cyber security

Is Your Business Ready for the GDPR Deadline?

By John Monahon, Partner at Trusted Counsel

By John Monahon, Partner at Trusted Counsel

EU General Data Protection Regulation takes effect May 25, 2018

If you are a U.S. business providing goods or services to individuals and businesses in the EU, it is time to undergo a thorough review of your data processing procedures.

The goal of The EU General Data Protection Regulation (“GDPR”) is to allow individuals to have greater control on how their personal information is processed by organizations.  And although GDPR is an EU regulation, many U.S. businesses are discovering that they may have certain obligations under the regulation.  

Below are questions you should be asking.

What is GDPR?

  • GDPR is a data protection and privacy regulation in EU law pertaining to processing an individual’s personal data.

What is personal data?

  • Any information related to an identifiable natural person who can be directly or indirectly identified in particular, by reference to an “identifier” (such as a name, an identification number, location data, or an online identifier).

my business is in the U.S., do I have to comply?

  • GDPR applies to organizations that are established in the EU.  However, it also applies to organizations outside the EU, and U.S. businesses that (1) offer goods and services to individuals in the EU and/or (2) monitor the behavior of individuals who reside in the EU. 

If my business is B2B, do I still need to comply?

  • GDPR can definitely apply in B2B relationships.  Although GDPR regulates the processing of individual personal data, that does not limit its application to businesses that deal only with individuals (i.e., consumers).  In a B2B relationship, a vendor may collect personal data from individuals working for its business customers or that are customers of the business customer, which may subject it to GDPR. 

What is the first step to GDPR compliance?

  • Determine if your organization is subject to GDPR by performing a thorough review of the personal data your organization collects, determine how it is used, and decide if you have a lawful basis to use it under GDPR. Generally, a lawful basis for GDPR purposes can be based on express consent, performance of a contract, compliance with the law or legitimate interests.

What other steps may be necessary for GDPR compliance?

  • If your organization is a “controller” of personal data (i.e., you determine the purposes and means of processing the personal data), you must address your organization’s own compliance requirements, as well as those processing personal data on your organization’s behalf.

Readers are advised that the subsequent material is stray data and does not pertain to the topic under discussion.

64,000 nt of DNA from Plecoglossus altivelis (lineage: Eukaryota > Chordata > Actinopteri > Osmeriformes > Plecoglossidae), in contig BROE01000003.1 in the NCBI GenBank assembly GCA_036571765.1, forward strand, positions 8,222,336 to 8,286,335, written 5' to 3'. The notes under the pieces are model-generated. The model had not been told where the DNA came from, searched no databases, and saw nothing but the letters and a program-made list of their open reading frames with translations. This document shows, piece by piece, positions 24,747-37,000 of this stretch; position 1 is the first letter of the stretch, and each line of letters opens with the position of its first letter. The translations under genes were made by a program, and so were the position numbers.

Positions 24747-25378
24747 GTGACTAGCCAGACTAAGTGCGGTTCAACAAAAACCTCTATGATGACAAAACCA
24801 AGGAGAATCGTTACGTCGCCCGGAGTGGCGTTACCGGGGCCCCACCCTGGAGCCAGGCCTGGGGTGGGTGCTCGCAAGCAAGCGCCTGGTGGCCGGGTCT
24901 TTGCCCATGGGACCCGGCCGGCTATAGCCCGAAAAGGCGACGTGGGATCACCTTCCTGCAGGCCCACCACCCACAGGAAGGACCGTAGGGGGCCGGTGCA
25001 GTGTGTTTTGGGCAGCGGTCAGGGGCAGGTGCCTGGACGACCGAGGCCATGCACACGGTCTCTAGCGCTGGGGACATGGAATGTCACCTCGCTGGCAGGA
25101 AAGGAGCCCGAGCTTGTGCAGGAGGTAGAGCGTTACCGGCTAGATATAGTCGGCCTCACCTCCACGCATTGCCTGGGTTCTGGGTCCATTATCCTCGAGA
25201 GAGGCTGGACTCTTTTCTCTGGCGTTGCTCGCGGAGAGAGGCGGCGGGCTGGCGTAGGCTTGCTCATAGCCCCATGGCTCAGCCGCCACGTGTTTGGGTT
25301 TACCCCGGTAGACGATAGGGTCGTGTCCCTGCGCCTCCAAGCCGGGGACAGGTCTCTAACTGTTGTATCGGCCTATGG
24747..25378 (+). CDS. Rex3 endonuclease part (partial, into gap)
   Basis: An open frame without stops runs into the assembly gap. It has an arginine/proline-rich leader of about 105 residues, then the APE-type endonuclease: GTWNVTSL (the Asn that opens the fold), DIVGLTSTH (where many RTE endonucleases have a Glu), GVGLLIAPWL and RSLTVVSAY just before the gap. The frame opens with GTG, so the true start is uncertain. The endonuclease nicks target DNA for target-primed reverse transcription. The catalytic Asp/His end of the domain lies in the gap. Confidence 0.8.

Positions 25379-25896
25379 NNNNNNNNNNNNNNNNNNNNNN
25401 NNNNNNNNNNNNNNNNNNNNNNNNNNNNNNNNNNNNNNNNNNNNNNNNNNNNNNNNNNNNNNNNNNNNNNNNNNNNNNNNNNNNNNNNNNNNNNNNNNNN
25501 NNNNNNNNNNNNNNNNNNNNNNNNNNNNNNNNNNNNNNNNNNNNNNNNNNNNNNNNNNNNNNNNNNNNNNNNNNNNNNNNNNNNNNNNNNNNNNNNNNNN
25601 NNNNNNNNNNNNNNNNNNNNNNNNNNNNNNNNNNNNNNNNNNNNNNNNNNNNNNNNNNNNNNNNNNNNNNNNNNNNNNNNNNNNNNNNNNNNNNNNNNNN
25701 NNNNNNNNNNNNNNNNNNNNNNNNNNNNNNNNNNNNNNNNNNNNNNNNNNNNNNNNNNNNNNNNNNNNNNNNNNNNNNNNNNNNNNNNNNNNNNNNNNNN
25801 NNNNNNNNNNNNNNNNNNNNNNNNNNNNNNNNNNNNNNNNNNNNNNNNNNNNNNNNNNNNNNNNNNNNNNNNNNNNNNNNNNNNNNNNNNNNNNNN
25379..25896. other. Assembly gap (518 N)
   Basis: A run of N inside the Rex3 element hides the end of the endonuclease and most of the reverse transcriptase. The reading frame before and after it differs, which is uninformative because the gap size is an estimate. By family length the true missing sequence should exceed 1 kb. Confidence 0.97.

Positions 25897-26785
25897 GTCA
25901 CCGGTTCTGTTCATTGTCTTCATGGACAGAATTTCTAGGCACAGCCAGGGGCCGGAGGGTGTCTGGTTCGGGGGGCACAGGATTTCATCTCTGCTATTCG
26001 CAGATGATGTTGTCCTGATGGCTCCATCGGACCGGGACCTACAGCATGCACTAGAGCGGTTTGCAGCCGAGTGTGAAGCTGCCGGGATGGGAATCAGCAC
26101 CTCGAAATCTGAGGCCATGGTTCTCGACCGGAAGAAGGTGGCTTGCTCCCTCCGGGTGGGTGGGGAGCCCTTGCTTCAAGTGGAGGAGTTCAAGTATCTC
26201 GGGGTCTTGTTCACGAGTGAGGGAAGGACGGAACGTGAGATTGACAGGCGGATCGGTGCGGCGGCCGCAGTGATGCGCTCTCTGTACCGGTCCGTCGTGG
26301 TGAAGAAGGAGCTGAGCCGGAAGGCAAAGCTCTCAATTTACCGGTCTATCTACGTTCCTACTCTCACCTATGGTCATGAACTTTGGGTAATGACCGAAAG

• Your organization should review and revise its privacy policy or customer contracts to be transparent and inform individuals as to the manner that your organization processes personal data. This includes the purpose for collecting and processing personal data, data retention polices, and how the personal data will be shared with others. 
  • For those that are processing data on your organization’s behalf (for instance, a vendor that hosts the data), you will be required to put in place a written agreement which identifies the specific personal data to be processed by your vendor, the type of processing performed on the personal data, and security and technical safeguards.

If you have any questions or concerns regarding GDPR and your organizations compliance  efforts, please do not hesitate to contact me. Global confusion still surrounds GDPR compliance and we are here to assist. I may be reached via phone at 404.961.7641 or via email at jmonahon@trusted-counsel.com 

Best Practices for Managing Cyber Risks

Data Breach

Managing Partner Evelyn Ashley speaks this week at The Morison KSi North America Annual Conference in Boston, MA. Morison KSi is a global association of leading professional service firms, serving the cross-border accounting, auditing, tax and consulting needs of clients. Ashley will be presenting “Managing Cyber Risks: A Legal & Business Plan of Action.”  Below is an excerpt of her presentation for best practices for managing cyber risks.  

Educate and Train Everyone
It’s vital that the “C-Suite” team create a culture of privacy protection. In other words, it’s not just about protecting the client information, but also protecting the company information. Discuss and communicate with your team how data will be collected, used and disseminated. Educate and train your employees and contractors on proper data and technology protection procedures. Provide regular updates to everyone on phishing schemes, and viruses. It’s vital.  

Invest in Technology
Simply said, old technology will make your network vulnerable. So be proactive and update your firewalls regularly as well as your computer passwords. In addition, network and hardware backups should be done at least daily; more frequently is even better. Beware that CPA and Law Firms are targeted for attacks because they are not always up-to-date technically and are very vulnerable.

Have a Data Security Policy
This is a document that is used as part of the training and education process.  Don’t create one simply to have one and then put it away. Remember that it’s a living document. All employees should have access to it and it should be updated periodically.  Also, have your IT department create friendly hack tests and vulnerability tests to your systems.  

Information Storage Limitations
Eliminate data for which your business might not have a real need for.

Get Cyber Insurance
On average, a breach is between 15,000 – 20,000 records. Take in account the cost to correct a record at ~$40.00 per record and it will get very costly. It is well worth looking into and getting insured.